Dazed Digital

Rome / Italiano

Roberto De Paolis

September 1, 2011

The acclaimed Roman photographer and filmmaker returns from New York and talks about his phobias and upcoming show at the Italian Institute of Culture

  • Text by Satellite Voices

Guest Feature by Giulia Ruberti

Roberto De Paolis is a photographer and filmmaker with one great phobia: airplanes. And this isn’t very convenient, particularly when you live between Rome and New York and your work has you constantly on the move. I met Roberto by chance - on a plane - while we were both returning to Rome from our holidays and tried to distract him with a couple of questions.  

Satellite Voices: Roberto, is flying your only phobia?
Roberto De Paolis: Now yes, even though I was pretty sure I had overcome it… When I was younger I was absolutely terrified of spiders, to such an extent that I would move the bed away from the wall and sleep in the middle of my bedroom! The fear of flying suddenly hit me when I turned 20.

SV: Are you based in Rome now?
Roberto De Paolis: Yes and it’s quite good, simply because I get to spend more time with my friends and family. It’s also refreshing after New York to be in Rome. There’s a different energy in cities whose identities are linked to the past, an energy that I need. There’s no globalisation, things don’t all look the same. But there are huge limits as well. For example, in Rome I never go to the cinema! In Italy they still dub films and it’s impossible to see movies in their original version. What works for me is to move around a lot so this airplane issue is a real disaster!

SV: So are you traveling soon? What are your upcoming projects?
Roberto De Paolis: I’m going to be in Paris for a while. At the end of September I have an exhibition at the Maison Europèenne de la Photographie and at the Italian Institute of Culture. It’s a two person show with Beatrice Pediconi, which was exhibited last spring at the MACRO in Rome. And then lots of cinema. Actually, I will be presenting the last short I made in the Controcampo Italiano section of the Venice Film Festival. It’s called "Alice" and it’s the story of a young couple who’s relationship is taking off but then she gets pregnant and loses the baby and it all gets messed up. I’m excited. It’s the second year my work has been selected for Venice, last year with my first short and now with the second.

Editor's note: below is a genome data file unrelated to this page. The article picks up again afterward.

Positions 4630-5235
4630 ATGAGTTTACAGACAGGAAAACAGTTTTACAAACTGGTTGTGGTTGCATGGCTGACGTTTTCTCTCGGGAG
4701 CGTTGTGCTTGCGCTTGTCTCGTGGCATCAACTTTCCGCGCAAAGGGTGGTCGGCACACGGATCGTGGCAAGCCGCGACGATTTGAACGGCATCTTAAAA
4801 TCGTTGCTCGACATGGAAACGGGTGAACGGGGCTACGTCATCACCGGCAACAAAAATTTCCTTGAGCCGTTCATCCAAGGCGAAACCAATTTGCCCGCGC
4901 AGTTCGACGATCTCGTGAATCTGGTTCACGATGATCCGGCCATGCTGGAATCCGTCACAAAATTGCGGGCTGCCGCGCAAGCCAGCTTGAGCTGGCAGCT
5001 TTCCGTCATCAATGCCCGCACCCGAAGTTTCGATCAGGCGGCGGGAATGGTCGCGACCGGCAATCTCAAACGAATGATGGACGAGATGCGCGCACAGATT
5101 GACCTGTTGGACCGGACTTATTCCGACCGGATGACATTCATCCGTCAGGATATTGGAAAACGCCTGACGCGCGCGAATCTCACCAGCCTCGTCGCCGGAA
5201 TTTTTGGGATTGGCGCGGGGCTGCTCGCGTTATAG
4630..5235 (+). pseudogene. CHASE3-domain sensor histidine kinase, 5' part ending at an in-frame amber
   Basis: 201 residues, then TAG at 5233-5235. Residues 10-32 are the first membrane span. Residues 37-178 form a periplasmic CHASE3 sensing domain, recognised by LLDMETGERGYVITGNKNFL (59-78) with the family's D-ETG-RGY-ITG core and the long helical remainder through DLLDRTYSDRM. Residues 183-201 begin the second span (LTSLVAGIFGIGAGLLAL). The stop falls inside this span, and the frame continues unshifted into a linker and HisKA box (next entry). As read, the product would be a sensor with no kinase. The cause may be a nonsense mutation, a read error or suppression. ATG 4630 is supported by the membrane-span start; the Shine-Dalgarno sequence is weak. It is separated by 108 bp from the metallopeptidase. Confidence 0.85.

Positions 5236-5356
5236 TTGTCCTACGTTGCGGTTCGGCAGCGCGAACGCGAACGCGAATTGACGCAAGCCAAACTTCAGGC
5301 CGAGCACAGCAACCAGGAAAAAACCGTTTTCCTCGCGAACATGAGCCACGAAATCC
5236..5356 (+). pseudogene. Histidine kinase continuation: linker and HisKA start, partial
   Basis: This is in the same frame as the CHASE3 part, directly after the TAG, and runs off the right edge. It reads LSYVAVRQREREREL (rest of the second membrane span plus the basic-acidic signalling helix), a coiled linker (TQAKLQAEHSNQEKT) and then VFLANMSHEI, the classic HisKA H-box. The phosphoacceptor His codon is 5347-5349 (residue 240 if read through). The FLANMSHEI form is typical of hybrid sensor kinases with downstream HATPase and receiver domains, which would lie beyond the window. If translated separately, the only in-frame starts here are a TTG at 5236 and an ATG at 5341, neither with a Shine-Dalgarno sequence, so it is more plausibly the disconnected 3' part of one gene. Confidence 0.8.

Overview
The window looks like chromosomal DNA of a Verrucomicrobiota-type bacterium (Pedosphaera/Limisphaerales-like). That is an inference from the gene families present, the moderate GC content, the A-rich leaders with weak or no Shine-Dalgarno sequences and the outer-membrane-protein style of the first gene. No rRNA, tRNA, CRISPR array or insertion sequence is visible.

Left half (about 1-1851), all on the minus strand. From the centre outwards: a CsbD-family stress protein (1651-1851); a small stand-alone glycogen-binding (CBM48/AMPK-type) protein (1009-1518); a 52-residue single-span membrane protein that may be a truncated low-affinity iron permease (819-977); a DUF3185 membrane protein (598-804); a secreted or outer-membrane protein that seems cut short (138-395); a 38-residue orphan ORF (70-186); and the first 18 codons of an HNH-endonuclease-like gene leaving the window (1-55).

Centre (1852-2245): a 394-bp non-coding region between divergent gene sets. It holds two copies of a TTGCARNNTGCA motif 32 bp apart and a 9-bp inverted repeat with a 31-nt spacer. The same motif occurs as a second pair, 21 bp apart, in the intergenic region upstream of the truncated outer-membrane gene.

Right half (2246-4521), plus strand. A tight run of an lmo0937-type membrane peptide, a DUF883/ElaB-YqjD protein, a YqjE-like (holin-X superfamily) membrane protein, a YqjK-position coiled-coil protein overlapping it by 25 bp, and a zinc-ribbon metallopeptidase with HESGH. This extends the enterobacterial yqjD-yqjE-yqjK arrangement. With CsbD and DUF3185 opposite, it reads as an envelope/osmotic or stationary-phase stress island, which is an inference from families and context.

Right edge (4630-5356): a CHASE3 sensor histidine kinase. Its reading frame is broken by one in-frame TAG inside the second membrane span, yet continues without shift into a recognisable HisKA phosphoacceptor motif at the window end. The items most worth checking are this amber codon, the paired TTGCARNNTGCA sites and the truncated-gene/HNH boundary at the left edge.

SV: Do you want to focus more on filmmaking rather than photography?
Roberto De Paolis: Yes. I started photographing when I was younger, portraying people in different environments, mostly alone and in some sort of conflict with the outside. But then, once my characters started to evolve, I couldn’t tell their stories in a satisfying way. So I started making videos where these characters could come alive. Through photography I depicted mental states. In the films there is more action. Now my main problem is that when I am asked to create a photography project I can’t really do it. I could technically produce something sequentially, but it doesn’t feel spontaneous and it’s not really the way I like to work.

SV: And are you working on something specific right now? 
Roberto De Paolis: Yes, my next short film. I am writing it together with my friend and screenwriter Carlo Salsa. It’s a true story that happened to a friend of his in Piemonte. It’s sort of a thriller. In real life there was a happy ending, in our version there isn’t. 

SV: The flight is almost over, how are you planning to release all the anxiety you have built up in these few hours?
Roberto De Paolis: I want to go home, eat a hamburger and watch Dardenne brothers movies all day. Then I’ll go out at night and get all of this stress out of my system!

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